The COVID-19 pandemic has exacerbated the crisis of middle-income households being able to find attainable housing, with front-line workers faring particularly badly, according to a new study from the Urban Land Institute’s Terwilliger Center for Housing.

For the occupational analysis section of its 2021 Home Attainability Index, the ULI Terwilliger Center for Housing selected 12 occupations impacted by the COVID-19 crisis—including health care workers, front-line workers, and workers at risk of income disruption—and gauged their ability to afford the nation’s median housing prices across a range of housing types.

Of the occupations selected, only three—geriatric nurses, cardiac technicians, and long-haul delivery truck drivers—would be able to rent a two-bedroom apartment in more than half of the regions in the dataset. Only geriatric nurses could afford more than half of the regions’ median priced homes with a 10% or 3% down payment.

Nursing aides, home health aides, stock movers, janitors, retail salespersons, child care workers, security guards, and restaurant wait staff are unable to afford median priced homes in any of ULI’s tracked regions, whether with a 10% down payment or a 3% down payment. The hardest hit are restaurant wait staff, who make a median annual wage of $26,532 across all index regions, but can only afford a one-bedroom apartment in 12.15% of them.

The Attainability Index is designed to demonstrate the extent to which a housing market provides housing choices that are attainable to the regional workforce, with the intent of informing and supporting developers and municipalities in addressing affordability challenges. The index covers the 100 most populous metropolitan statistical areas, plus an additional 12 served by ULI District Councils, and incorporates 30 housing and equity-related metrics across five categories. These include overall affordability; homeownership attainability; rental attainability; neighborhood opportunity and access; and housing production.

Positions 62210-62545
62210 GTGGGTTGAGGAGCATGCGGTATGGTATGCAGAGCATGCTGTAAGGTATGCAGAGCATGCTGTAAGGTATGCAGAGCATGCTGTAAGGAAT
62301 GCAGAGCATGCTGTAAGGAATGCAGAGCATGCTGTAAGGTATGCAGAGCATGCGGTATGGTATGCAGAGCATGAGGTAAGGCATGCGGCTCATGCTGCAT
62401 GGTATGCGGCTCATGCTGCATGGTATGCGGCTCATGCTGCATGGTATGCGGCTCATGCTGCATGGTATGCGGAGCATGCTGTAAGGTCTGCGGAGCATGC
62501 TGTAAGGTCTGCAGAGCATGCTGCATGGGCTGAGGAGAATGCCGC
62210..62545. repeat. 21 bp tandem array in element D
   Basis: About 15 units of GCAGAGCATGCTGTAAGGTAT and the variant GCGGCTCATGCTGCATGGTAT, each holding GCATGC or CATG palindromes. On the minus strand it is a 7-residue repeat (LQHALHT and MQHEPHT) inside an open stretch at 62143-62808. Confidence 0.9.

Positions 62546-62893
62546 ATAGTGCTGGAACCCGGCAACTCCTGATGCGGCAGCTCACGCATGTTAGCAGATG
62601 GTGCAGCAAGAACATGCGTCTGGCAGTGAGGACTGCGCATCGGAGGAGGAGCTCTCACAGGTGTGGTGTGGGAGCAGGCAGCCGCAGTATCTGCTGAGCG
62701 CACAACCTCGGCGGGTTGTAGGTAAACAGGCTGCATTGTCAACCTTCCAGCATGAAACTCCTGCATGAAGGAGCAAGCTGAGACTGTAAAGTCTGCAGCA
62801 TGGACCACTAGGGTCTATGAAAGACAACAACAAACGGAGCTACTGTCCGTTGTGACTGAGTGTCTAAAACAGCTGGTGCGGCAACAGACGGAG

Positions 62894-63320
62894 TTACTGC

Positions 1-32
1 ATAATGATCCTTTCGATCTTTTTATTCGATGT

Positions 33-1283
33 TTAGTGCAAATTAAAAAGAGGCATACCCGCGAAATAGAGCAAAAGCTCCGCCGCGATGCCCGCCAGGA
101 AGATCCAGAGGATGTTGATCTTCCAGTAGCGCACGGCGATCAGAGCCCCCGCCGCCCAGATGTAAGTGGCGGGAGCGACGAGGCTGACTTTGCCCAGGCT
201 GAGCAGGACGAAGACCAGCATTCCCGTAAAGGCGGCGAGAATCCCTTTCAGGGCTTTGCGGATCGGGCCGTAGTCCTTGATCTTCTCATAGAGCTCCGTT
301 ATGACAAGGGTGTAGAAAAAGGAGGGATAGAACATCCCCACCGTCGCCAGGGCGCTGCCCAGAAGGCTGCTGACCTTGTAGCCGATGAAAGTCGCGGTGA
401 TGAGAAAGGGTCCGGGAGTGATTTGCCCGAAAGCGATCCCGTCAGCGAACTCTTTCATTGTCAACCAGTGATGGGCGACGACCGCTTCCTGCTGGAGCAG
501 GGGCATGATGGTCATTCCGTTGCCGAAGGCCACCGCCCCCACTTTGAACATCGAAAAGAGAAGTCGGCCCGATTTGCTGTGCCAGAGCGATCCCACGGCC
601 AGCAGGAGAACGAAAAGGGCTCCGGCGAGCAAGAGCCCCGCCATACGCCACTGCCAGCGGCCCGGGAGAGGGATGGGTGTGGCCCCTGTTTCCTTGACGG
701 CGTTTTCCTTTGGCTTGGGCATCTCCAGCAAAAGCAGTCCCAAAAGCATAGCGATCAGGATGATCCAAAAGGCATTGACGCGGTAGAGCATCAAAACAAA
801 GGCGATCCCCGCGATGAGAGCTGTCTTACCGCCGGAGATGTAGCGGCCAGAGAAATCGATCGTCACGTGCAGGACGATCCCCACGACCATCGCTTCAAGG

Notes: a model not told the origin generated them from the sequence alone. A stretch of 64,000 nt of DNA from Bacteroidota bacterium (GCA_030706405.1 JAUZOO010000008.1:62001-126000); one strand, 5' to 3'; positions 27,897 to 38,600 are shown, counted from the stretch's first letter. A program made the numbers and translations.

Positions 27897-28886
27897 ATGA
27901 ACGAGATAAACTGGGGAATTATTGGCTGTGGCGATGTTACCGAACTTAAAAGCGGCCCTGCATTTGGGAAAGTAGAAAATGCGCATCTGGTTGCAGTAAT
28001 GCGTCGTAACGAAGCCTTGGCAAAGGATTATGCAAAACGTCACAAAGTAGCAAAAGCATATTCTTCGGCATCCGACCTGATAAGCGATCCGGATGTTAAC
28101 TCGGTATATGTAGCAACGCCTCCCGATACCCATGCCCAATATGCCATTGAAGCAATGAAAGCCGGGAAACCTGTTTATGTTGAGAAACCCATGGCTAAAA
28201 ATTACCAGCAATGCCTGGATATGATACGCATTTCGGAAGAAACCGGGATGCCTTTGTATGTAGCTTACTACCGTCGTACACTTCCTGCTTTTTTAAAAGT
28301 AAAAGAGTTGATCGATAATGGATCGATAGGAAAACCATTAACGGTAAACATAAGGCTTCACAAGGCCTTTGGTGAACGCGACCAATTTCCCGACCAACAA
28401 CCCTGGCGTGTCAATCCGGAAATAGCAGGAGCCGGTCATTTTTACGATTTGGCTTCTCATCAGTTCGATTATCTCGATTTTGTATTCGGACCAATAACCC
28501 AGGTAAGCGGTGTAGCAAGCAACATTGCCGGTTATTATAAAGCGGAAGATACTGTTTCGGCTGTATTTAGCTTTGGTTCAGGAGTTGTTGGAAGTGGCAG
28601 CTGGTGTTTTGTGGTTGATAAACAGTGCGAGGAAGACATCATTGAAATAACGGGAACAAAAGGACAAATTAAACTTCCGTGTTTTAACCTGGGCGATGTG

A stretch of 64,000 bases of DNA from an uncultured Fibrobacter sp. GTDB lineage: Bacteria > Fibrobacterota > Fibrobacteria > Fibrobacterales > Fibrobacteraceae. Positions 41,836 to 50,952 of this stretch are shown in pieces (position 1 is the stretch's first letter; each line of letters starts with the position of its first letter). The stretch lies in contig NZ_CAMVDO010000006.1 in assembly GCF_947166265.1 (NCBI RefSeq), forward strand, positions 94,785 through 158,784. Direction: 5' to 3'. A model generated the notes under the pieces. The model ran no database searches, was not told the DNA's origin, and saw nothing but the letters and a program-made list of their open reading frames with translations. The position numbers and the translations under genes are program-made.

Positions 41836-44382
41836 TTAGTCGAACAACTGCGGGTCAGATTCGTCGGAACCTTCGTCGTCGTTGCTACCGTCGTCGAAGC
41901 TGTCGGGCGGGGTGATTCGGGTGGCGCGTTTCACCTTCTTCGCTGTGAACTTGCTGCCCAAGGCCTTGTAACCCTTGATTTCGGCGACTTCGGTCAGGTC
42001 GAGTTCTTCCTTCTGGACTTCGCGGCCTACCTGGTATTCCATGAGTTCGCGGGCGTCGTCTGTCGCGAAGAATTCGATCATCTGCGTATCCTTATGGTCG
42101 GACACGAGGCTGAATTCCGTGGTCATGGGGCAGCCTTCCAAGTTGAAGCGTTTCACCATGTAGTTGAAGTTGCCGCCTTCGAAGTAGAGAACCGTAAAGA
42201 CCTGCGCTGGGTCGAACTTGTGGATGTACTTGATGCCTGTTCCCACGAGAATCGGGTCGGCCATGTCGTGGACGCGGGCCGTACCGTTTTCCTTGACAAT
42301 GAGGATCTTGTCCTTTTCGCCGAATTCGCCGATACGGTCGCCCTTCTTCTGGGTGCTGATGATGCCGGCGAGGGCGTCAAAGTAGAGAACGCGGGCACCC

In summary, the index found that the strongest burdens on middle-income households are in the most populous regions, but there is still a nationwide lack of attainable homes for critical workforce members. Segregation is also present across all market types in geography, both in terms of income and in terms of race.

“Patterns of housing insecurity and racial and socioeconomic inequality that existed prior to COVID-19 have been exacerbated by the pandemic and the associated economic downturn,” says Michael A. Spotts, author of the report and visiting research fellow with the ULI Terwilliger Center for Housing. “We are staring in the face of a situation in which many of the people who were critical in getting the population at large through this crisis face years of economic uncertainty and hardship as the country recovers. The Home Attainability Index will help to shine a light on where the main issues are, enabling us to find potential solutions to creating a more equitable society.”

While the index does not assign scores by region, the report notes that Ogden-Clearfield, Utah, performed better than the dataset median for the most index metrics of home attainability than any other market. Out of the 50 most populous regions, San Antonio and Pittsburgh were the only two that performed above the median in at least two-thirds of index metrics.

In addition, the study examined the relationship between attainability and equity, since the benefits of living in a region with more attainable housing could be weakened if there are deep concentrations of poverty or other inequities. Among regions that are relatively affordable, the index highlights nine where that affordability may be offset by equity-related weakness: Toledo, Ohio; Cleveland; Birmingham, Alabama; Charlotte, North Carolina; St. Louis; Scranton, Pennsylvania; Louisville, Kentucky; and Winston-Salem, North Carolina.

Another nine metros—San Diego; Los Angeles; Riverside, California; Denver; Portland, Oregon; Stockton, California; Colorado Springs, Colorado; Las Vegas; and Seattle—perform poorly on affordability but comparatively well on equity measures.

Another metric, racial segregation, aims to highlight and account for a region’s racial and ethnic disparities as a result of “segregation, redlining, exclusionary zoning, and discriminatory practices in the real estate and finance industries.” (The metric does not control for the overall diversity of a region.) Out of all regions in the 2021 dataset, only three—Colorado Springs, Honolulu, and Las Vegas—met the standard for “low” levels of racial segregation.

Included with the index is a Housing, Health and COVID-19 Crisis policy brief, which offers the ULI's recommendations for housing policies that can support economically disadvantaged workers. They include: eviction protections for the duration of the pandemic, ongoing rental assistance for very low-income households, funding to ease the burden of deferred rent and mortgage payments on providers, and capital to maintain lower-income housing stock.